Hi, I am Regina and I'm double majoring in Computer Science and Mathematics at the University of Wisconsin-Superior. I'm a senior and my expected graduation date is Spring 2020.
This is my second year participating in the Distributed Research Experiences for Undergraduates (DREU), a program organized by the Computing Research Association (CRA-WP). (2018 DREU website)
This year, I am continuing my research as an intern at the University of Illinois at Urbana-Champaign (UIUC) under the supervision of Dr. Nancy Amato, the Computer Science department head at the same institution, Shawna Thomas, a research specialist at Texas A&M university, and my graduate student mentor Diane Uwacu.
Nancy M. Amato is Head of the Department of Computer Science and Abel Bliss Professor of Engineering at the University of Illinois at Urbana-Champaign. Previously, she was Unocal Professor and Regents Professor in the Department of Computer Science and Engineering at Texas A&M University where she co-directed the Parasol Lab.
Amato received undergraduate degrees in Mathematical Sciences and Economics from Stanford University, and M.S. and Ph.D. degrees in Computer Science from UC Berkeley and the University of Illinois, respectively. Her main areas of research focus are motion planning and robotics, computational biology and geometry, and parallel and distributed computing.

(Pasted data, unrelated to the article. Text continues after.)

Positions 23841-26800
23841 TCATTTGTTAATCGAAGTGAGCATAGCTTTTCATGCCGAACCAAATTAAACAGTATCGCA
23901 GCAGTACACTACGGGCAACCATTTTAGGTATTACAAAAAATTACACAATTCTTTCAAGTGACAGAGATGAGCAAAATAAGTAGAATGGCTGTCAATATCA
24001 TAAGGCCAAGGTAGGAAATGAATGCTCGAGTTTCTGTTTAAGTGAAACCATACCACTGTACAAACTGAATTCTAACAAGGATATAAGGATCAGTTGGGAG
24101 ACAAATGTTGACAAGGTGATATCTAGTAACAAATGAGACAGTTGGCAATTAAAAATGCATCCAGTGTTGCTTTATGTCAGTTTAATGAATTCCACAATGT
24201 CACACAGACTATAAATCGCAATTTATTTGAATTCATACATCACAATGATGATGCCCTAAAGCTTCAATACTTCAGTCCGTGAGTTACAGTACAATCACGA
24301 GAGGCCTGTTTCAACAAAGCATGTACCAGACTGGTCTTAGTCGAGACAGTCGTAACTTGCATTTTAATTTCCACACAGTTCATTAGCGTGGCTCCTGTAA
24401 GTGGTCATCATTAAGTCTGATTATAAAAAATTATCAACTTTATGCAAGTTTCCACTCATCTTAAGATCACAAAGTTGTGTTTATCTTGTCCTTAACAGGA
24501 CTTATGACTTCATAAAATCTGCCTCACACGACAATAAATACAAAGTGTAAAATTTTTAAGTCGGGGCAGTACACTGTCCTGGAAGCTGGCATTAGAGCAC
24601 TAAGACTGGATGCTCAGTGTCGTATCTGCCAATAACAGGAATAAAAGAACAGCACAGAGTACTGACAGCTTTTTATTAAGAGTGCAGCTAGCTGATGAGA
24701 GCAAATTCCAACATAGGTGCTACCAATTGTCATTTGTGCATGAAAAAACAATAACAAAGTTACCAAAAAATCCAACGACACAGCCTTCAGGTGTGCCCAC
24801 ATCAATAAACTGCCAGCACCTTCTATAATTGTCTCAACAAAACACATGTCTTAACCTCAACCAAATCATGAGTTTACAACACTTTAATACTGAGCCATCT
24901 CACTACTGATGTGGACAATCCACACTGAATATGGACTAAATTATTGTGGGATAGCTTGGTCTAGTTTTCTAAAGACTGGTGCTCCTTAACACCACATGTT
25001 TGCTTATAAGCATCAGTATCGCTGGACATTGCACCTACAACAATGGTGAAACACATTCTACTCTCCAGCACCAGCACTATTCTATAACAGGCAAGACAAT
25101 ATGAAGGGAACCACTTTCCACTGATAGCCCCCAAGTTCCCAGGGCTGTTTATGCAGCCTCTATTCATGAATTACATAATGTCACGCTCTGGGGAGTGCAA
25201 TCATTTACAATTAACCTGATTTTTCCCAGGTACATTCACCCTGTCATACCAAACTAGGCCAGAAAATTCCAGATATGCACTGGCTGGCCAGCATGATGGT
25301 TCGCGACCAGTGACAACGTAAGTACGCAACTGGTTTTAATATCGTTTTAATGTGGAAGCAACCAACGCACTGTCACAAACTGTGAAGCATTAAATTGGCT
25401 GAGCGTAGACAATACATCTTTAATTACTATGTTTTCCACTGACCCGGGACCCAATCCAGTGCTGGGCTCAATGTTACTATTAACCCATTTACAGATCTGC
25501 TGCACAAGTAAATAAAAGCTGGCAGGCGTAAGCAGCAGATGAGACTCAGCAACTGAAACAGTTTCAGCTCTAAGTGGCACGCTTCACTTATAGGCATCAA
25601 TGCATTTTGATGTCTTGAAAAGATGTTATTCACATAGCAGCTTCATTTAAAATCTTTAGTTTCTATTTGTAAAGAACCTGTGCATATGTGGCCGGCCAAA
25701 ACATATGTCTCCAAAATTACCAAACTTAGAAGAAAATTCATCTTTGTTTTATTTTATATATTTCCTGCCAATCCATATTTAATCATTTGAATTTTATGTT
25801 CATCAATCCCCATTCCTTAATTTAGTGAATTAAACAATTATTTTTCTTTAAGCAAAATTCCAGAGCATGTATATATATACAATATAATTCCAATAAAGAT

Thomas is a research specialist and Instructional Assistant Professor at Texas A&M University. Thomas's research is in developing randomized motion planning algorithms than can be applied to many different areas such as: mobile robots, virtual prototyping, computational biology and computational neuroscience.
Diane Uwacu is a Ph.D. Student at Texas A&M. She graduated from Oklahoma Christian University where she studied Computer Science and Finance. Uwacu is working on motion planning at Parasol Laboratory and her research interests include applications of motion planning in computational biology and machine learning.
Given a robot with a start and goal position, in an environment containing obstacles, the basic motion planning problem involves finding a collision-free path for the robot to move from the start to the goal position.
Aside from robotics, motion planning is applied in computational biology, to study protein folding and the interactions of protein and ligand molecules. Other applications include robotics surgery, computer graphics, and autonomous driving, to name a few.
This summer, I am working towards a conference submission. My project involves conducting experiments, extending our method from last summer to the protein-ligand binding application, while also carrying out literature surveys, for the conference paper.
Here are my initial research proposal and technical report.
Week 1: May 28th - May 31st
I'm delighted to be back with the group, and I look forward to learning more and hopefully submitting a paper to a conference. This week, we were all getting acclimated to the new lab. I spent most of the week reviewing the motion planning crash course and previous papers related to our project.